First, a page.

Georgia Tech coach Paul Johnson defended his recruiting class, which was considered the worst in his five years at Tech.
ATLANTA — Scouting services called Georgia Tech’s 14-member recruiting class the worst in coach Paul Johnson’s tenure, which began in 2008.
After four commits recanted and went elsewhere, Tech was left with a class the services rated 11th — in the ACC.
Rivals pegged Tech’s class 84th-best nationally.
“You can take numbers and do anything with them,” Johnson told the Atlanta Journal-Constitution. “You know that, right? If you’ve got a class with 14 people, you’re not going to be ranked as high as a class with 21. If you’re a fan of the star system (in recruiting ratings) and you take the average of those, we probably fit where we usually do.”
Tech filled several needs, including at kicker. Harrison Butker of Westminster in Atlanta will compete with returnees David Scully and Justin Moore, who went just 6 of 12 on field goals last season.
“I think the kicker is unquestionably an area we needed help, and he’s one of the best in the country,” Johnson told Reuters.
Running back Travis Custis and lineman Shamire DeVine were the biggest prizes. Devine (6-foot-7, 355 pounds) picked Tech over Georgia, Florida, Florida State, Tennessee, USC and others.
“Not only is he a big guy, he has (quick) feet,” Johnson told Reuters. “He crushed people (in high school). DeVine is special. That distinction makes him an exception in this class.”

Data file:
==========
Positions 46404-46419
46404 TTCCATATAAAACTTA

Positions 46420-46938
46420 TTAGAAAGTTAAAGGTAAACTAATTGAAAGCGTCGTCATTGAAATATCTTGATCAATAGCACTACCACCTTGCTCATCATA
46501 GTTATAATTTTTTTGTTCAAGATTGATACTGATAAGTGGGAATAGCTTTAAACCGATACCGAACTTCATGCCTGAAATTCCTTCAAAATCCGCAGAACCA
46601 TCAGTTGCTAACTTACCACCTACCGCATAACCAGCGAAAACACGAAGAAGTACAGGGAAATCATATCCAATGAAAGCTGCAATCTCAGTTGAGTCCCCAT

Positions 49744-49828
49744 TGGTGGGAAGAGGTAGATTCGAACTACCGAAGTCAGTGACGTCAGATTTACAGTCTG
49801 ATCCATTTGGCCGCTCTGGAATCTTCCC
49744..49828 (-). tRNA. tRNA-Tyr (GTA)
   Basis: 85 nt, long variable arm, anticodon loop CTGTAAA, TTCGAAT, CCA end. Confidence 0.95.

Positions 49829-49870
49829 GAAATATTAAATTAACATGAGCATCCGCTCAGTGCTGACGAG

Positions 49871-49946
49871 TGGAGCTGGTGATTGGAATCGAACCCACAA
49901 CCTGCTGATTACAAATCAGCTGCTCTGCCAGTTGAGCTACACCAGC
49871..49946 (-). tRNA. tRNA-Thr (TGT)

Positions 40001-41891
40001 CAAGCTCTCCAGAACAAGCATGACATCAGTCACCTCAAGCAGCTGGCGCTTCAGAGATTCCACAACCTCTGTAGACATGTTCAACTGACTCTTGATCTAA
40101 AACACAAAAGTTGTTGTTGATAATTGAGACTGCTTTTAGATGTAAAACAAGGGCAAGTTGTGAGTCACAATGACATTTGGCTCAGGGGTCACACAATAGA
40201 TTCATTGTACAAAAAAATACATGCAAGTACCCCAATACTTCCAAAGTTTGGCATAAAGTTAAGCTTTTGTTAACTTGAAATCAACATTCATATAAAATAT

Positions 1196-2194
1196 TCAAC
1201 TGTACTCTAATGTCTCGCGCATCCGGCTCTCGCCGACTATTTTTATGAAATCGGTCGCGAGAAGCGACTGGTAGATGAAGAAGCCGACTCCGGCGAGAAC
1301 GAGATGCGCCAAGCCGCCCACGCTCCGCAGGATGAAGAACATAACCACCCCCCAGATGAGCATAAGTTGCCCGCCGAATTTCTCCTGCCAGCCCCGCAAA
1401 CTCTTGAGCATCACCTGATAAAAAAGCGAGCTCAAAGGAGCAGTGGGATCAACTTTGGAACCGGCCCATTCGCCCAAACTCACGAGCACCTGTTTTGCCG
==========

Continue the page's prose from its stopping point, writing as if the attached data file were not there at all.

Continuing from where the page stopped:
Johnson said Wednesday he may sign one or two more players. Cornelius Elder, a running back from Nashville, Tenn., is still considering offers from Georgia Tech, Ohio State, Auburn and UCLA. He also has an offer to play basketball at Purdue.
Four players pulled back on commitments to Georgia Tech late in the recruiting process.
Georgia Tech lost receiver Jumichael Ramos, who played with Custis at Lovejoy. Ramos signed with North Carolina State. The Yellow Jackets also lost running back Brendan Douglas of Aquinas, who signed with Georgia. Also, Hillgrove High defensive back Tolando Cleveland signed with Mississippi State, and Cedar Creek High quarterback Damon Mitchell signed with Arkansas.
Johnson said the players pulled back their commitments when their options expanded.
“Most of them didn’t have another BCS offer when they committed (to Georgia Tech),” Johnson told The AP. “So did they really want to come to school here or were they just kind of taking something to hang onto?”
Johnson said he is always looking for ways to improve his recruiting. He said he won’t be motivated by rankings compiled by others.
He said he has had 13 all-Atlantic Coast Conference players in five years at Georgia Tech. Of those 13, he said five were regarded as two-star players, three had three-star rankings and five were considered four-star recruits.
“So what’s your conclusion?” Johnson asked. “My conclusion is they were all good players, all All-Conference and they came in different ways.
Johnson said he’ll continue to rate players “off our camps and off our tape and how good players they are.”
“We don’t care where they are ranked or what their star system is or whatever,” he said. “If we feel like they’re good players, then we offer them.”
Top of the class
RB Travis Custis (Lovejoy High, Lovejoy): The 5-11, 198-pounder is one of two four-star recruits in the class. Coach Paul Johnson called him possibly the best running back in the state. His mix of power and speed makes Custis a natural fit at B-back.
“I think he was one of the best running backs in the state,” Johnson told The Associated Press.